Under what Mr Johnson dubbed "project speed," planning laws would also be streamlined to encourage building.

Changes, planned for September, include:

Pubs, libraries, village shops will be protected from the changes as they were are "essential to the lifeblood of communities," the government said.

Mr Johnson acknowledged the planning changes might meet resistance in traditional Tory-voting areas, but said: "Sometimes you have got to get on with things."

The prime minister gave a hint of what the government's post-lockdown strategy might look like today, but there was nothing really new here.

The Treasury will speed up capital investment that has already been announced and tolerate higher levels of debt.

But they believe their existing plans for boosting infrastructure spending are already a significant fillip to the economy, and they want to see what happens as it re-opens.

One set of figures released today shows household savings increased during lockdown, but will people have the confidence to spend?

The scale of government support for businesses and employees in recent months probably does justify New Deal-style rhetoric. Extending support at that level may yet be required, and is far from ruled out.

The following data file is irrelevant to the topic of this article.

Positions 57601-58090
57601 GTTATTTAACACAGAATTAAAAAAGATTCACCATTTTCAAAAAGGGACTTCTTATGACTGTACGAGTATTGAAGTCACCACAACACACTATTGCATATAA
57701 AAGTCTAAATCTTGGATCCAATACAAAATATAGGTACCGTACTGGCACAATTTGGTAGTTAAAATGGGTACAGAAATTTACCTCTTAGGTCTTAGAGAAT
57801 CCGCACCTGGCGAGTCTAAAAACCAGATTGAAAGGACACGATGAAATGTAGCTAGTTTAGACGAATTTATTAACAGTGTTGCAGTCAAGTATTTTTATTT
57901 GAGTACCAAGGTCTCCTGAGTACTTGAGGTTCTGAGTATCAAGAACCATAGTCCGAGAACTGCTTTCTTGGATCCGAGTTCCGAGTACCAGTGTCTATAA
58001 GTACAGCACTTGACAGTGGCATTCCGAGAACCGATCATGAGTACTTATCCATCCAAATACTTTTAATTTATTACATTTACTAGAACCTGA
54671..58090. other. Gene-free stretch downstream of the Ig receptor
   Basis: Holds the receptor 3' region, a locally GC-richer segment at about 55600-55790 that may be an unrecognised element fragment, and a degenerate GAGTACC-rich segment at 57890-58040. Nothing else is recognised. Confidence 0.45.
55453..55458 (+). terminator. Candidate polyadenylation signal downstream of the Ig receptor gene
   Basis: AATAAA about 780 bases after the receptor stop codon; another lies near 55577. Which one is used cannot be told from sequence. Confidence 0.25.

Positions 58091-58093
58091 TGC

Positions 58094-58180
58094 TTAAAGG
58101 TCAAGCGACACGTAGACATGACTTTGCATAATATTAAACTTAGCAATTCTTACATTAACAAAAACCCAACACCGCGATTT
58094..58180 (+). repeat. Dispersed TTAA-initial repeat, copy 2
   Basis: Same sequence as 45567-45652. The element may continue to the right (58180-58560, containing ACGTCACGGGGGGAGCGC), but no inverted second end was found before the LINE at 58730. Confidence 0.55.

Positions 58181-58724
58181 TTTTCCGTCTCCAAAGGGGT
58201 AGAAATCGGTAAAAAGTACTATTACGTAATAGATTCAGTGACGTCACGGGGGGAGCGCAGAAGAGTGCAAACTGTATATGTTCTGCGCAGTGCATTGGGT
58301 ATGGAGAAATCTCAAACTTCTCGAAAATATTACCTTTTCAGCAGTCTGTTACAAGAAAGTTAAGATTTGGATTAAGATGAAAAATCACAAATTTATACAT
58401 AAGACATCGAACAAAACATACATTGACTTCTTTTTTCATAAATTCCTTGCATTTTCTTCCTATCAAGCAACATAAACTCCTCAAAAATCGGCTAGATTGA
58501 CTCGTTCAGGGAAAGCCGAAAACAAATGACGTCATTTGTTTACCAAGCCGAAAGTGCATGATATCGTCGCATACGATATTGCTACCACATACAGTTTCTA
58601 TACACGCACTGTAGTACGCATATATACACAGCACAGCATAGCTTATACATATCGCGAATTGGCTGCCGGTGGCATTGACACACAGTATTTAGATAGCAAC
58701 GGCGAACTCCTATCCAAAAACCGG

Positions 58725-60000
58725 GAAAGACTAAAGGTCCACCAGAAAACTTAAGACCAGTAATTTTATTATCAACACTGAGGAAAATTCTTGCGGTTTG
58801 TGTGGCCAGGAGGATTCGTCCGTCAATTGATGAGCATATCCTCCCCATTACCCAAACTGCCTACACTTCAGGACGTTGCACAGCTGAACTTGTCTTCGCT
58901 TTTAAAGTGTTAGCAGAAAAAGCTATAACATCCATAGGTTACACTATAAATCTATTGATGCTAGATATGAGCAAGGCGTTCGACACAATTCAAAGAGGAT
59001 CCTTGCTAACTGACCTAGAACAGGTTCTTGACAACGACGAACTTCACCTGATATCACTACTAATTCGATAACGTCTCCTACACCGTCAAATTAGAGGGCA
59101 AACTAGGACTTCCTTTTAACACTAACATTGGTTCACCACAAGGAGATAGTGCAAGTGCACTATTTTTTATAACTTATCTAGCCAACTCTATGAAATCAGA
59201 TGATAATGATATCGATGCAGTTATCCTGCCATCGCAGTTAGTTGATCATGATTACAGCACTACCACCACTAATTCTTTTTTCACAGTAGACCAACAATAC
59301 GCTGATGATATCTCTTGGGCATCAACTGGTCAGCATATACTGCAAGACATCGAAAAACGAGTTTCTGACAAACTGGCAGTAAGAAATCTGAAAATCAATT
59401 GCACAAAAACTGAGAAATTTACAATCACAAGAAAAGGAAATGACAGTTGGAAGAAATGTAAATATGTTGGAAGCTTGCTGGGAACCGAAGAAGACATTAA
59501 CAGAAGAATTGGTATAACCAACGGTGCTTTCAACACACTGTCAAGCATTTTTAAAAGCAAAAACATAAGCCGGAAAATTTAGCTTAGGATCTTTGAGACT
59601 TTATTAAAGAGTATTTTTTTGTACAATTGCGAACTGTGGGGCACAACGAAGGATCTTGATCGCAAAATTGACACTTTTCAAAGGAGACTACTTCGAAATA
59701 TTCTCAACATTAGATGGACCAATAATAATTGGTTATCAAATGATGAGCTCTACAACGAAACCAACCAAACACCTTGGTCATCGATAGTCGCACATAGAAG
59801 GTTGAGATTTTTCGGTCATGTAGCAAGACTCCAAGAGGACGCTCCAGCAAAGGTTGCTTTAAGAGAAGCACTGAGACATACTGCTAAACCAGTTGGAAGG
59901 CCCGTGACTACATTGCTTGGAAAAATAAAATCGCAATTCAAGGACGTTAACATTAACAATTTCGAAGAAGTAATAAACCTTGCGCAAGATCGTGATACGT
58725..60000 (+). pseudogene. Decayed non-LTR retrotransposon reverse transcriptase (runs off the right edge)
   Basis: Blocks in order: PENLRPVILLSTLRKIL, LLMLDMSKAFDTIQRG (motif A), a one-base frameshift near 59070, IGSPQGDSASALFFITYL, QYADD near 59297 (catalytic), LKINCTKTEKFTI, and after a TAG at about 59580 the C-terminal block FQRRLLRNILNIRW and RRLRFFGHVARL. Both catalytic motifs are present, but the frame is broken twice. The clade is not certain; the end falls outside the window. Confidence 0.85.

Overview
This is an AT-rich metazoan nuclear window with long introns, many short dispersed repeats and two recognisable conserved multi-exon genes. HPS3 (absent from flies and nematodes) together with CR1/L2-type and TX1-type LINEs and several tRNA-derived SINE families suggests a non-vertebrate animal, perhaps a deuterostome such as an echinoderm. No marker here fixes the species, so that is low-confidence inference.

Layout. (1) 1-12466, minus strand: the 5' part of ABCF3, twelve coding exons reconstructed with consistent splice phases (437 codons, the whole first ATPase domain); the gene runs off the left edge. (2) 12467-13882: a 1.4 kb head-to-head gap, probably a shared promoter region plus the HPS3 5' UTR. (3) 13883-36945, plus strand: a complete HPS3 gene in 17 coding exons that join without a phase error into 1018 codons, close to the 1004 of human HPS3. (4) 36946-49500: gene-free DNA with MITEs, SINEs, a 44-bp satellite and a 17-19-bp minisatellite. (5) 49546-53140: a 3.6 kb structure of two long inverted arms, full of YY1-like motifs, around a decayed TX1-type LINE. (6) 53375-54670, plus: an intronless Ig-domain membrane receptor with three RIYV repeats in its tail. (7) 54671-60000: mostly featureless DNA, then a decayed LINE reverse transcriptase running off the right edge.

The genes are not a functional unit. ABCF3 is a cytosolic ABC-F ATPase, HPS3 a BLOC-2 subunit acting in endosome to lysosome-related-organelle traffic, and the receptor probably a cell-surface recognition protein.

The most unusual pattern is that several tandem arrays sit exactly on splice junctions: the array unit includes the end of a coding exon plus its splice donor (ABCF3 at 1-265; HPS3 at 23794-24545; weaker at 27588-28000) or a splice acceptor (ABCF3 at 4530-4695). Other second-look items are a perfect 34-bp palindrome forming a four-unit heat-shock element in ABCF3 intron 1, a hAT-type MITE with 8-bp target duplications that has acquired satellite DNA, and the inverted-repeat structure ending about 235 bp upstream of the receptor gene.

But for now, they are holding fire as they assess the permanent scars to the UK economy.

The PM said the UK "cannot continue to be prisoners of this crisis" and the government was "preparing now, slowly, cautiously to come out of hibernation".

"This country needs to be ready for what may be coming," he added, in preparation for an "economic aftershock".

"We must use this moment now… to plan our response and to fix the problems that were most brutally illuminated in that Covid lightning flash."

But Mr Johnson said his response would not be a return to the austerity that followed the financial crisis.

He attempted to calm Tory fears that he had shifted to the left, saying: "I am not a communist".

Instead, he claimed he had been inspired by US president Franklin D Roosevelt, who led America out of the Great Depression with his New Deal in the 1930s.

In the aftermath of the Wall Street Crash of 1929, President Roosevelt launched one of the largest, most expensive US government programmes which included building schools, hospitals and dams.

'Not enough'

Labour Leader Sir Keir Starmer said: "We're facing an economic crisis, the biggest we've seen in a generation and the recovery needs to match that. What's been announced amounts to less than £100 per person.

"And it's the re-announcement of many manifesto pledges and commitments, so it's not enough."

The Labour leader added: "We're not going to argue against a recovery plan, but the focus has to be on jobs."

The CBI said the prime minister had set out the "first steps on the path to recovery".

But director general Carolyn Fairbairn added: "The focus on rescuing viable firms cannot slip while the UK looks to recovery, or earlier efforts could be wasted."